This week, the Centers for Medicare & Medicaid Services decided on two states' requests to modify their Medicaid programs.
And the administration gave one a thumbs up and the other a thumbs down.
The CMS denied Massachusetts' request (PDF) to limit certain expensive Medicaid drugs covered under the state's program. The agency also denied the state's request to move Medicaid beneficiaries with incomes over 100% of the poverty line to the state's marketplace, which would have increased federal reimbursements to the state.
At the same time, Oklahoma’s Medicaid program became the first to win approval from the federal government to negotiate supplemental rebate agreements involving value-based arrangements with drug manufacturers, which have the goal of increasing rebates for the state if patient outcomes don't improve.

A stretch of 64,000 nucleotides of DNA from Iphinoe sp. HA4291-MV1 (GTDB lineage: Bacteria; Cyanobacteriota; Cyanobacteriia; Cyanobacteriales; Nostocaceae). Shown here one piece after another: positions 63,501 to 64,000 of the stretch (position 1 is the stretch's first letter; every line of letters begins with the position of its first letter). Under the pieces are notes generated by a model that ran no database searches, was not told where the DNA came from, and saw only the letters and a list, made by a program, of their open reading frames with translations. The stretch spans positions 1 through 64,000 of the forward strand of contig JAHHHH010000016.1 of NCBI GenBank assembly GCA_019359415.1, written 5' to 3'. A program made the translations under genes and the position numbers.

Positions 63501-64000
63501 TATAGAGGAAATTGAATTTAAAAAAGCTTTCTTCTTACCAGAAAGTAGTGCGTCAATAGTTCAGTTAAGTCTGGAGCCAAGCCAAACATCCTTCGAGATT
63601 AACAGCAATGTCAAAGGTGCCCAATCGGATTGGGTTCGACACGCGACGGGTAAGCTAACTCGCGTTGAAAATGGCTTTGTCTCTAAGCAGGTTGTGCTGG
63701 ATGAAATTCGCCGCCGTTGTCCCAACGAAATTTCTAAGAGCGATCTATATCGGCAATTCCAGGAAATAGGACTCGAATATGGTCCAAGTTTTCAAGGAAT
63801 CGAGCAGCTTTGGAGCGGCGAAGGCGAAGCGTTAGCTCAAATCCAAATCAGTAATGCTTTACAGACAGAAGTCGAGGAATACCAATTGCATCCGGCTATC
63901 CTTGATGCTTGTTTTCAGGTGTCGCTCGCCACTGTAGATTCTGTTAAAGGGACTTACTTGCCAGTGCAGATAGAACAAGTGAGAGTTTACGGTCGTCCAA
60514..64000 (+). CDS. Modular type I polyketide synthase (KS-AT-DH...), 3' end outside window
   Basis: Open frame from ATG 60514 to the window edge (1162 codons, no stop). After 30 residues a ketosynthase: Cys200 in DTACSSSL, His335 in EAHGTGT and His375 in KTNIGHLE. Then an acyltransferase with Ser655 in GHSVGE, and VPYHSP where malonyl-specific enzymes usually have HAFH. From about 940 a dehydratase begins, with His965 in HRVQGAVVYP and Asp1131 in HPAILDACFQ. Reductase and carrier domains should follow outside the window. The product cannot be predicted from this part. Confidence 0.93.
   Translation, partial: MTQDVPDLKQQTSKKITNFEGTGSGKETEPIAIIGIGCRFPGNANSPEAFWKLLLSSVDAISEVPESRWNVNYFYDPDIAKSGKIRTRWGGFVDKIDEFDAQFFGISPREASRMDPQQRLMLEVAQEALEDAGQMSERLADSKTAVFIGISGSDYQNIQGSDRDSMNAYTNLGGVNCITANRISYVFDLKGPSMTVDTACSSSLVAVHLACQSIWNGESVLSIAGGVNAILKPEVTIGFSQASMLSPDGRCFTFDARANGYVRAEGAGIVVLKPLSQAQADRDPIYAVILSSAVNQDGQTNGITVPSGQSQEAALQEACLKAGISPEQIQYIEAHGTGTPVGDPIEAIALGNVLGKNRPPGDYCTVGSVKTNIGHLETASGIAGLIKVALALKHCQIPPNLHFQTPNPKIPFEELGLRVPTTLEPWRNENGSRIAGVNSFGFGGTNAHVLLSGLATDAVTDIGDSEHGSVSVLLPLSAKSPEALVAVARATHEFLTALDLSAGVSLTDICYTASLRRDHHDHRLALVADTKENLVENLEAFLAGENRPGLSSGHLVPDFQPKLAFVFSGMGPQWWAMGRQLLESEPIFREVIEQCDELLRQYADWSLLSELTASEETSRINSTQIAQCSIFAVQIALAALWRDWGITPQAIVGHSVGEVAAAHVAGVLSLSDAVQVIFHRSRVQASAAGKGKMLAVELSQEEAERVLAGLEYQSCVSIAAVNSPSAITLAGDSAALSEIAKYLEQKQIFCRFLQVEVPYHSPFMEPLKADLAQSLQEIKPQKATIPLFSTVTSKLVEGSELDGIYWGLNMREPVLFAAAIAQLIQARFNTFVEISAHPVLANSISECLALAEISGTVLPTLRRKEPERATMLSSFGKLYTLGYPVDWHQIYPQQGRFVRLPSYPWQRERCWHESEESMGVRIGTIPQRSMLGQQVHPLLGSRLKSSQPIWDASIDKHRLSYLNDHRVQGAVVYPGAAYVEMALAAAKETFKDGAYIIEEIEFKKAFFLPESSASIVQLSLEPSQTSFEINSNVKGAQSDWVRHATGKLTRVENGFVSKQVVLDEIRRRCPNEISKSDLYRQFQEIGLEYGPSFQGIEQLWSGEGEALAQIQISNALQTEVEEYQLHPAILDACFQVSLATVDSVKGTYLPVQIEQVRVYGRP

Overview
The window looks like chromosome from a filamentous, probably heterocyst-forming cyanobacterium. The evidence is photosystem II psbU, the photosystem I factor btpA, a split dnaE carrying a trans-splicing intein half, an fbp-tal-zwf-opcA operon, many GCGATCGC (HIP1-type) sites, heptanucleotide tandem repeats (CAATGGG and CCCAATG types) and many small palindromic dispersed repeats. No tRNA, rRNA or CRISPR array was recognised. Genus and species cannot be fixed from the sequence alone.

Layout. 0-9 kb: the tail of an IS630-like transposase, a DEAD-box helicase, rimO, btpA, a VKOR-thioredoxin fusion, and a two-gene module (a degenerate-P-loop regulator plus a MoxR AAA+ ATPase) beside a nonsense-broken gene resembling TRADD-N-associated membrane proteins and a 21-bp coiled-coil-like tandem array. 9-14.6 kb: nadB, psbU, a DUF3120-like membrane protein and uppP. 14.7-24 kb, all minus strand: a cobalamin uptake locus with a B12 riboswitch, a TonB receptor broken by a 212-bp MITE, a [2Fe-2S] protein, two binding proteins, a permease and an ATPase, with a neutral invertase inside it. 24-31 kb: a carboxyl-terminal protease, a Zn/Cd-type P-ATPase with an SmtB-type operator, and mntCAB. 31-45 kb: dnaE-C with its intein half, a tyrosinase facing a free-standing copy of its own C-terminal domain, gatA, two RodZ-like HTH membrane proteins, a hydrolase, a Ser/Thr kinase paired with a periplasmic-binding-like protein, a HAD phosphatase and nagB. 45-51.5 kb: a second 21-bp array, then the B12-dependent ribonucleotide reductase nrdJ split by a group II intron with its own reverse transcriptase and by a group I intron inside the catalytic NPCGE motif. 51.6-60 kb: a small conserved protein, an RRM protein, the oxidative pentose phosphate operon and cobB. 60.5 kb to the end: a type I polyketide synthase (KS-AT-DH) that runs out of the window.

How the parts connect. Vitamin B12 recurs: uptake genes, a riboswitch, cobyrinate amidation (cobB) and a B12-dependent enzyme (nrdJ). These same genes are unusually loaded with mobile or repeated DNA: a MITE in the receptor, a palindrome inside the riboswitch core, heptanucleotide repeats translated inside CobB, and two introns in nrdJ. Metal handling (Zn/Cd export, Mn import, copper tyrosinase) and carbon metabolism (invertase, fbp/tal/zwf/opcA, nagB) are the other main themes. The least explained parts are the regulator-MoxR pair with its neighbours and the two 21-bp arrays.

“Oklahoma’s plan for value-based drug contracts is an important example of how states can innovate to bring down drug costs,” HHS Secretary Alex Azar said in a statement. “The Trump Administration is committed to giving states the flexibility they need to make healthcare more affordable, and strongly supports innovations like value-based purchasing for prescription drugs.”
And while the decisions have been compared to each other, one healthcare lawyer said there was an important legal distinction between the two requests.
"Oklahoma had requested assurances that a value-based payment model developed via a supplemental rebate would not reset best price," Ross Margulies, a healthcare attorney at Foley Hoag, told FierceHealthcare. "This was a policy clarification for CMS; the agency did not have to exercise its waiver authority to waive any existing Medicaid law."
However, Massachusetts asked to waive the legal requirement that a state generally cover all medically appropriate drugs but still be entitled to statutory rebate payments from manufacturers.
"The CMS found you can’t pick and choose," he added.